SF Board of Supervisors Unanimously Passes People Over Profits Ordinance!

July 15, 2020

Measure permanently bans City from profiting off of incarcerated people and their families from jail phone calls, commissary items & other services

“As a formerly incarcerated woman, I often had to make the choice of whether I could afford a phone call home that month or whether I wouldn’t call and make sure that my family had enough to pay the bills while taking care of my children. This is a huge win for SF.” – Amika Mota, Policy Director, Young Women’s Freedom Center

On Tuesday, the San Francisco Board of Supervisors unanimously passed the People Over Profits Ordinance, first introduced by San Francisco Supervisors Sandra Lee Fewer and Shamann Walton. This first-in-the-nation ordinance builds on the initial steps taken by Mayor London Breed and the San Francisco Sheriff to make jail phone calls free and end commissary markups. This ordinance makes these reforms permanent and ensures San Francisco cannot generate revenue in this way on other products and services for incarcerated people and their families. 

“What hurt me most was the burden that fell on my family. I’m the bread giver for my family but my pride made it difficult to call home simply because I knew they would have to pay for the call.” – Paul Briley, Policy Fellow with Legal Services for Prisoners & All of Us or None

Charging exorbitant fees for jail phone calls and commissary goods is common across the country. But jail programs—like education and reentry services—should not depend on fining incarcerated people above and beyond their sentences, or on gouging their families.
Prior to these reforms, if a person incarcerated in San Francisco jails made two 15-minute phone calls a day, it would typically cost $300 over 70 days (the average jail stay) or $1,500 over a year. And commissary items—such as shampoo, ramen, and deodorant—were marked up an average of 43 percent.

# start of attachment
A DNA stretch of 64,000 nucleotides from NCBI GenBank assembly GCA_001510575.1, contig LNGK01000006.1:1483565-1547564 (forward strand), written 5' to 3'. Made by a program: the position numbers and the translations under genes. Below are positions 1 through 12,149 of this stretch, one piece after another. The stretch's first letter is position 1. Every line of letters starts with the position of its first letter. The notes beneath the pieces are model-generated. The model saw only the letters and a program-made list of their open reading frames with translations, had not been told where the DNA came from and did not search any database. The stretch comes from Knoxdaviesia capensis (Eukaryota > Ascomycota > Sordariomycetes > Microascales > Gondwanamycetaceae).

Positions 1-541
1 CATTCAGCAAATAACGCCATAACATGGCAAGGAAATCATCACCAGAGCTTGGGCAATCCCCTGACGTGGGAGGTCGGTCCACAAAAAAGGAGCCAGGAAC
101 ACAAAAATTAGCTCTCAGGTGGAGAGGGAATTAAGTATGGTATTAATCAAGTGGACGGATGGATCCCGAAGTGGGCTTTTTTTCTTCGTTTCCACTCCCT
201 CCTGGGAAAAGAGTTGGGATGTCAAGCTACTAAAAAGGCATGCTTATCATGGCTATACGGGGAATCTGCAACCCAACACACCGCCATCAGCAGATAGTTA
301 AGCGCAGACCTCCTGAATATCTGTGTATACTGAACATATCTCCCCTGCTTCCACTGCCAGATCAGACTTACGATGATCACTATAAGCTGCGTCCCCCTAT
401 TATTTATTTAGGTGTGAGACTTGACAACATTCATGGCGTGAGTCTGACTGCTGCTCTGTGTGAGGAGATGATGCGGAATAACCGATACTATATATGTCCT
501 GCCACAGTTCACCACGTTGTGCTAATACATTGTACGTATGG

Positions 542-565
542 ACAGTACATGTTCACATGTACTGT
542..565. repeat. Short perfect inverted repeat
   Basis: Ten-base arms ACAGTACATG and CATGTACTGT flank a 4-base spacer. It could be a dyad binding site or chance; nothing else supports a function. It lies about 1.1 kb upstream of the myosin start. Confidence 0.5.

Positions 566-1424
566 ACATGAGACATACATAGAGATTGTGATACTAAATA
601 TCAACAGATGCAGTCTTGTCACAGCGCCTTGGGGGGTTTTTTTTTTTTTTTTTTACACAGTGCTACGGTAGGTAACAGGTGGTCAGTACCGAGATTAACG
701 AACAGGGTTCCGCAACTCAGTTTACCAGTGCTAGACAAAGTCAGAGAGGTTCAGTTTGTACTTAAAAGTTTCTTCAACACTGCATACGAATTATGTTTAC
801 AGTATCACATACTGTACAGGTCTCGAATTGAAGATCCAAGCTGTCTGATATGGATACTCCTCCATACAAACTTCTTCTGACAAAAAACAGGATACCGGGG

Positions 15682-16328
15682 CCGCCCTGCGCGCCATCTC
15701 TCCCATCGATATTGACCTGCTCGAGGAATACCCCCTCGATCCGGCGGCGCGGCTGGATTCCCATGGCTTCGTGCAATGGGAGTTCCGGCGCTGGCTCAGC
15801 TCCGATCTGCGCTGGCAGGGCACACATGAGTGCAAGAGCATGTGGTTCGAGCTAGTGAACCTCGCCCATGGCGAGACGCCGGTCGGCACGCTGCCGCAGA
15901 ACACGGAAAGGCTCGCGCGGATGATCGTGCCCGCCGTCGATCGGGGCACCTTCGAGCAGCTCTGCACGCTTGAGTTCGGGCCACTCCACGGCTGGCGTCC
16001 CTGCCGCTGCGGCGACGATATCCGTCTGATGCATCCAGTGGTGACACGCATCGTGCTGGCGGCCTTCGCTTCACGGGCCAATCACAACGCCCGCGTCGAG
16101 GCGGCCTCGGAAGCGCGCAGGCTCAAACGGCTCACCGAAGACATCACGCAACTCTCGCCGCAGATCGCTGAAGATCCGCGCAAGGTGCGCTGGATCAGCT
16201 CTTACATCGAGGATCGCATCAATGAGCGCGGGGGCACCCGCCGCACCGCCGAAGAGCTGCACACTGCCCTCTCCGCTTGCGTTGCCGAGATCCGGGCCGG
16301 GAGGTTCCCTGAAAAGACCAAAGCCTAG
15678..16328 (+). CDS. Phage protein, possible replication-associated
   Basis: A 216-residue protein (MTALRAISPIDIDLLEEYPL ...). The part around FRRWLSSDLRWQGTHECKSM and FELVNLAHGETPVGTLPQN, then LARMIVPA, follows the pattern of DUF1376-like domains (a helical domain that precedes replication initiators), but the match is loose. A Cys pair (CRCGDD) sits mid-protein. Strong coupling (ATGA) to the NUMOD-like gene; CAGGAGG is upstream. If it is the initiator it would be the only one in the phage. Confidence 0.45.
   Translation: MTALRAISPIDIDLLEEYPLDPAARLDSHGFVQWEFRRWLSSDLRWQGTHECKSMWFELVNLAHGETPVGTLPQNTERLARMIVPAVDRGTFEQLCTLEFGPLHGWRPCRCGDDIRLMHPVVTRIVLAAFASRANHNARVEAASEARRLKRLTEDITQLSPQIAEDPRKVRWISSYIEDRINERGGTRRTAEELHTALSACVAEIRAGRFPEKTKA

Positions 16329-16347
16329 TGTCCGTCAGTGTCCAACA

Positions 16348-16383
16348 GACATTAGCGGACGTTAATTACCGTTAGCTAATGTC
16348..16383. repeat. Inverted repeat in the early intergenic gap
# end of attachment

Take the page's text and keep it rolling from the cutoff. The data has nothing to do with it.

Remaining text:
People Over Profits

“We are never again going to take a commission or make money off of products and services provided to incarcerated people and their support networks, their families,” Financial Justice Project Director Anne Stuhldreher told KQED News.

“This is a racial and economic justice issue. This legislation ensures we never go back to high prices to generate revenue,” said San Francisco Supervisor Sandra Lee Fewer. “SF should not be the exception, and this legislation will help pave the way for others across the country to do the same.”
“Equity across the board is a great accomplishment. We look forward to making sure we operate without placing a burden on the backs of incarcerated people and their loved ones,” said Sheriff Paul Miyamoto.
“When we drain the bank accounts of incarcerated people’s families, we’re punishing people who are only trying to support their loved ones. That should be celebrated, not penalized,” said Treasurer José Cisneros.
“The impacts on our clients ripple out to their loved ones, mothers, children, and extended families,” said Public Defender Mano Raju. “Today is a real step. We hope this model of people over profits continues to be replicated throughout the state and nation.”
San Francisco’s local reforms are gaining momentum. California State Senator Holly Mitchell (D-Los Angeles), put forward Senate Bill 555 to permanently lower jail phone rates and markups in jail commissaries throughout the state.

The San Francisco Jail Justice Coalition propelled these reforms. Thanks to Young Women’s Freedom Center, Young Community Developers, All of Us or None, Legal Services for Prisoners with Children, Lawyers Committee for Civil Rights, Community Housing Partnership, Berkeley Underground Scholars, and Taxpayers for Public Safety.
Many public officials came together to make this happen. Thanks to Supervisor Sandra Lee Fewer, Supervisor Shamann Walton, Mayor London Breed, Sheriff Paul Miyamoto, and Public Defender Mano Raju.